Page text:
And now for the album. The title and artwork show that the socio-political awareness that features throughout Borghesia's history is still present. And musically they still seem to adopt a style befitting a counter-cultural stance. It's just it happens to be 60s hippy rock, not 80s EBM. A meat-eater I may be, but I can still relate to such material, and on opening track "We Don't Believe You", the sedate guitar twang is accompanied by a flatly spoken list of Capitalist terminology, reminiscent of "Fitter Happier" by Radiohead, alternating with the massed voices of the chorus.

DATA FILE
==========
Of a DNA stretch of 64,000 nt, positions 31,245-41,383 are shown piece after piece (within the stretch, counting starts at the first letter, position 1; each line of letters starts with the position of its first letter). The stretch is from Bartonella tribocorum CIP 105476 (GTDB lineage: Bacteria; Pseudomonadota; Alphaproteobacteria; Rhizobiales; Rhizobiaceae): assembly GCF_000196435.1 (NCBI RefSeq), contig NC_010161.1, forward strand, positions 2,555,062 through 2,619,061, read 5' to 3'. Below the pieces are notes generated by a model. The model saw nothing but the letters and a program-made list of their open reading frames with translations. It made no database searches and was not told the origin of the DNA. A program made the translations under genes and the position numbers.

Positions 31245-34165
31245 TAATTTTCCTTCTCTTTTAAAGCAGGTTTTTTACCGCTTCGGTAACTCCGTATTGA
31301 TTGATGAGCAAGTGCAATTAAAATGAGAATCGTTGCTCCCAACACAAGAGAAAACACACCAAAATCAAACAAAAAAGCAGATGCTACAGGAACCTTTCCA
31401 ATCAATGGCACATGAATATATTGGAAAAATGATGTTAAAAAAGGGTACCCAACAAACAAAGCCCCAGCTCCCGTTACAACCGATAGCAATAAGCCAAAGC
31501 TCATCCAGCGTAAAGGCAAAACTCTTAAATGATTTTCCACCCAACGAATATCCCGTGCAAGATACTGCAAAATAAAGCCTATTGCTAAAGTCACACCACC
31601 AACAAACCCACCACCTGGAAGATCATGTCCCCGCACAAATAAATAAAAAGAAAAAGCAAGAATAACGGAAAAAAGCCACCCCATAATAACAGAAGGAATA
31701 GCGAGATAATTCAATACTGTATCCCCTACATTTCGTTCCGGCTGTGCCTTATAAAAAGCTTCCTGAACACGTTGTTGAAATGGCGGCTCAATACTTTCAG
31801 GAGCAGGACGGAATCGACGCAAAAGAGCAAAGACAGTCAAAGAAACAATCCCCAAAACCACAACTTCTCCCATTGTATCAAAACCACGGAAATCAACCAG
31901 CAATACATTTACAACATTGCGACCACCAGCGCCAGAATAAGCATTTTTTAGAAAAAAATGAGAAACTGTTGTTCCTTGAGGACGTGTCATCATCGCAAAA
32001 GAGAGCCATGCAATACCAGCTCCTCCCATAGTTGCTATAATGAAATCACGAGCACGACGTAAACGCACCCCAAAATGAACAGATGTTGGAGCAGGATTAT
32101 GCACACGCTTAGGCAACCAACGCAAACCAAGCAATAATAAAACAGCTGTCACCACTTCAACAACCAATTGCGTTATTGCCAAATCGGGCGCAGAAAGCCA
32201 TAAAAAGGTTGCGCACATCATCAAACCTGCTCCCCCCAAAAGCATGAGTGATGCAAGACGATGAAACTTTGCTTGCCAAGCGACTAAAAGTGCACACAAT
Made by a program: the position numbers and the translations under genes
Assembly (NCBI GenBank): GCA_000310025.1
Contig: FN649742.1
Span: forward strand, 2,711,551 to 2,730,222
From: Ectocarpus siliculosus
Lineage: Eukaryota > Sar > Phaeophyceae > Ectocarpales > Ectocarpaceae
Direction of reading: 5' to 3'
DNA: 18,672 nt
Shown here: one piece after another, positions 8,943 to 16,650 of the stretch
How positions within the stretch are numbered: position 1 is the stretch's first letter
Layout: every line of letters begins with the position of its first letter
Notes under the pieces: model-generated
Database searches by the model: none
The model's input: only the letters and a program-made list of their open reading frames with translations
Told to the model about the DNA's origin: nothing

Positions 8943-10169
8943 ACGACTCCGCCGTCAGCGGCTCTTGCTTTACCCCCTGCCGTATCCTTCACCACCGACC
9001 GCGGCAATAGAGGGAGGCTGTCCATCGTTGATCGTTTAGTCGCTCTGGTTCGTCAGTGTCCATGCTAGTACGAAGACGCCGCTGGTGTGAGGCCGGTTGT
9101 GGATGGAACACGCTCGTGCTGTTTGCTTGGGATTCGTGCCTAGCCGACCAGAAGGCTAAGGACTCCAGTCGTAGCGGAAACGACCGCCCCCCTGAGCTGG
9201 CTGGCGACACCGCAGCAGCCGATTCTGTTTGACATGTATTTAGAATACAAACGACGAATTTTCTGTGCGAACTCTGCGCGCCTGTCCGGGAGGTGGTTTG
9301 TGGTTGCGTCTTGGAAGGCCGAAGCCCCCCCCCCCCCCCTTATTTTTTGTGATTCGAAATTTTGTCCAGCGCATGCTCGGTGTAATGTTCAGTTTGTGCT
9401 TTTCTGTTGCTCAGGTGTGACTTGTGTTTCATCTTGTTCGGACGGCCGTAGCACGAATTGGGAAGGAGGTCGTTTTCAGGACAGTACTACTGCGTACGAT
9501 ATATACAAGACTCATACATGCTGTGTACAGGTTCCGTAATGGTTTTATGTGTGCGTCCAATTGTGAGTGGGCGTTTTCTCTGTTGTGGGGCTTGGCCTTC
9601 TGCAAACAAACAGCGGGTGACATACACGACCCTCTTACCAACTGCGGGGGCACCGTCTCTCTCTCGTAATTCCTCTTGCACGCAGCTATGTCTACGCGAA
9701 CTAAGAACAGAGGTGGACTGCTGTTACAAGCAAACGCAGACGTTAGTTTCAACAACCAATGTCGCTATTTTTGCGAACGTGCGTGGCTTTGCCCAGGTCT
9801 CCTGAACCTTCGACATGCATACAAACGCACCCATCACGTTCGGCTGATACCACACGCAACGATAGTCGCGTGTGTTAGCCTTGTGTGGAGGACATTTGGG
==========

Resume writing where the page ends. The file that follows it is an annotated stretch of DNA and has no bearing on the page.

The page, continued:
"C'est la Guerre" sees the tempo rise, synths take more of a role, and female joint-lead vocals. Add a catchy-as-hell chorus and the end result is an infectious composition that should appeal to anyone who wasn't expecting EBM. This reviewers honeymoon with the new Borghesia's doesn't last, though. "My Life Is My Message" is a comparatively dull grind coloured by a hotch-potch of influences, whilst "Kaufen Macht Frei" is a silly fusion of social comments set to tropical lounge-rock steel guitars.

And then the whole album ignites with "194". Tempos rise once more, middle eastern scales join the mix, whilst the vocals takes the form of a no-holds-barred anti-Israel rant. They're certainly not afraid of sticking their necks out, even when you consider the predominantly Liberal Left leaning target audience that is likely to be sympathetic to such an outburst. Musically, it does serve the purpose of giving the whole album a massive wake-up call.